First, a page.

k
Kay D'Odorico
Nov 24, 2019

Such a cool book, very dark and quite serious at times. I was so excited to find out that this is part of a trilogy, I want to know more about Jareds Trickster heritage!

s
spudwil
Sep 21, 2019

Well written and funny at times, but I was confused when the supernatural characters were introduced. Were they "real" or a figment of Jared's drug induced paranoia? I couldn't tell. I know the author is Indigenous, but I find so many books about Indigenous people are based on alcohol and substance abuse, which is so stereotypical and not reflective of their culture and fascinating history. At least it ended on a hopeful note. I'm pulling for Jared!

STPL_JessH Sep 13, 2019

This is a difficult book to read because Jared's life is beyond difficult. Robinson's writing is so compelling and this book has real staying power. I loved the integration of beasts and beauty with moments of squalor. This is not a clear right and wrong or "good guy/bad guy" novel. Robinson's characters are hurting and the relationships they share are both complicated and complex. It's not as simple as having sympathy for a character because really, this is a much deeper exploration of empathy. The stunning cover reflects the imagery and the mystery Robinson's writing holds.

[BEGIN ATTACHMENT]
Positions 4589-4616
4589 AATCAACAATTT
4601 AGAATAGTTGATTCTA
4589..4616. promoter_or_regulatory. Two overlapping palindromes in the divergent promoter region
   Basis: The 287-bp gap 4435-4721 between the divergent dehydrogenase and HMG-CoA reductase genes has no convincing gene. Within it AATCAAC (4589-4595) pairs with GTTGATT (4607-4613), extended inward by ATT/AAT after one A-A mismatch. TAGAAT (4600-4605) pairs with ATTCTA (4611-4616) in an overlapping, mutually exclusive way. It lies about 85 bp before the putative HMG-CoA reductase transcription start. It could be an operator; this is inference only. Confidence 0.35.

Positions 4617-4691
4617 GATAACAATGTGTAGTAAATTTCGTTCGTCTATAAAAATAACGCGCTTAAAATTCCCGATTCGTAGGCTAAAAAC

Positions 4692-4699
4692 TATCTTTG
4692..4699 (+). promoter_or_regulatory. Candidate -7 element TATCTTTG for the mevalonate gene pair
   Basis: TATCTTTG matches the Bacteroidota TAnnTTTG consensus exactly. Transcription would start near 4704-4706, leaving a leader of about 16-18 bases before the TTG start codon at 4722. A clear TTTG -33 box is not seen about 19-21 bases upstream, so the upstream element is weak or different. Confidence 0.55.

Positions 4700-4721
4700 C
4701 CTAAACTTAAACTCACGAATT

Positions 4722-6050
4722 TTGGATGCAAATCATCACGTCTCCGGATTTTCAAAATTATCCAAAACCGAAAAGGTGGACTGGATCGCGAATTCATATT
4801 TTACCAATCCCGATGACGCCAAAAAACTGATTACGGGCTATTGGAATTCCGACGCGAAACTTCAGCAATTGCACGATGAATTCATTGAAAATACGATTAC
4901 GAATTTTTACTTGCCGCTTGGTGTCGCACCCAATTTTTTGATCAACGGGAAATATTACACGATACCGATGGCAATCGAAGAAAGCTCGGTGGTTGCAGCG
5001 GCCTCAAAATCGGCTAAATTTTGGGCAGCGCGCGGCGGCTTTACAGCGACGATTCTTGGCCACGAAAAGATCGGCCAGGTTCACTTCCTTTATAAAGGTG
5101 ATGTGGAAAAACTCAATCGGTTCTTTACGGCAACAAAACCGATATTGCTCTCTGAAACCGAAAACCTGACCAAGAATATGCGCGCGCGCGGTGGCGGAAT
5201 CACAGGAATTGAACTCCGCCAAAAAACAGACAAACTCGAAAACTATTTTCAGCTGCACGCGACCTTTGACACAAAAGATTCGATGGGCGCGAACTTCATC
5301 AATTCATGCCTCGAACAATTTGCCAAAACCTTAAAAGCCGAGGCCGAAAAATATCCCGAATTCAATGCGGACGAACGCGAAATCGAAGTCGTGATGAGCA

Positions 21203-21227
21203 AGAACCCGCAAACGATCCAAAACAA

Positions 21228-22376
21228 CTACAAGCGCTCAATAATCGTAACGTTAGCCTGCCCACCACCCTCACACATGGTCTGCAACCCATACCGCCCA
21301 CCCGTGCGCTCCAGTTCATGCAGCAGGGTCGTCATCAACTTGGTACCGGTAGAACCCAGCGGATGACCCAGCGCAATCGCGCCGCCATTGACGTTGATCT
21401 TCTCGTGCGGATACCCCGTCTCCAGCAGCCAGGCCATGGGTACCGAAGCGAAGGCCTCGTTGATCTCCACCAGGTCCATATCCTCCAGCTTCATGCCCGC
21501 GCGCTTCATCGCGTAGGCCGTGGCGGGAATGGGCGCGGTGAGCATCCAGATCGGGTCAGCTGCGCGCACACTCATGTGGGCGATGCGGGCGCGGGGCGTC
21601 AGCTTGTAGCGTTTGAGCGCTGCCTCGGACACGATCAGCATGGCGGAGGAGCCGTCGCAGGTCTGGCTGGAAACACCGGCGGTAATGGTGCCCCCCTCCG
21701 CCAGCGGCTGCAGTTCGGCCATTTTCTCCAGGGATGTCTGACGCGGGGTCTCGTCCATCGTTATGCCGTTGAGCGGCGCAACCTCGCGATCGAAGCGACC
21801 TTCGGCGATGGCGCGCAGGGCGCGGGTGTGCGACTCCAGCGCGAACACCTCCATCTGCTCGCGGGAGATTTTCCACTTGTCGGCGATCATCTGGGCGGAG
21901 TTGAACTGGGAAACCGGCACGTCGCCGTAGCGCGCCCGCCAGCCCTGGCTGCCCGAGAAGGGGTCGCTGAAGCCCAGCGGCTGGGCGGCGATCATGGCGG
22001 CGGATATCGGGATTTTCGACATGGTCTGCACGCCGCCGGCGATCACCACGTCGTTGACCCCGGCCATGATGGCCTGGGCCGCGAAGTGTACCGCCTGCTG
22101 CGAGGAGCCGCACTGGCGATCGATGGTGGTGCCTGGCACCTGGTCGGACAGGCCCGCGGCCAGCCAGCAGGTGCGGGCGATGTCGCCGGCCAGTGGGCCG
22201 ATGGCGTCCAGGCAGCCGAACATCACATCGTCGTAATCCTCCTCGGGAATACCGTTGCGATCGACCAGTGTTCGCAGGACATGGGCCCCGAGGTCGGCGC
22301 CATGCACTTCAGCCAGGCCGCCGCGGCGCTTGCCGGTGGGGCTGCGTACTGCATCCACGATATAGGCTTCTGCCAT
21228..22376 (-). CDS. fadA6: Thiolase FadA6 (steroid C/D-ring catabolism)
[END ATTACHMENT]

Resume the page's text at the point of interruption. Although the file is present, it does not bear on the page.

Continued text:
d
DonnaMeness
Feb 02, 2019

Good story ...similar to Rhymes for Young Ghouls.,,in explaining issues brought up in the previous comments.

for people interested in further research read Doug Boyd: writes about Rolling Thunder & Mad Bear Anderson..

too bad none of you knew Ernie Benedict or Albert Lightening or William Commanda.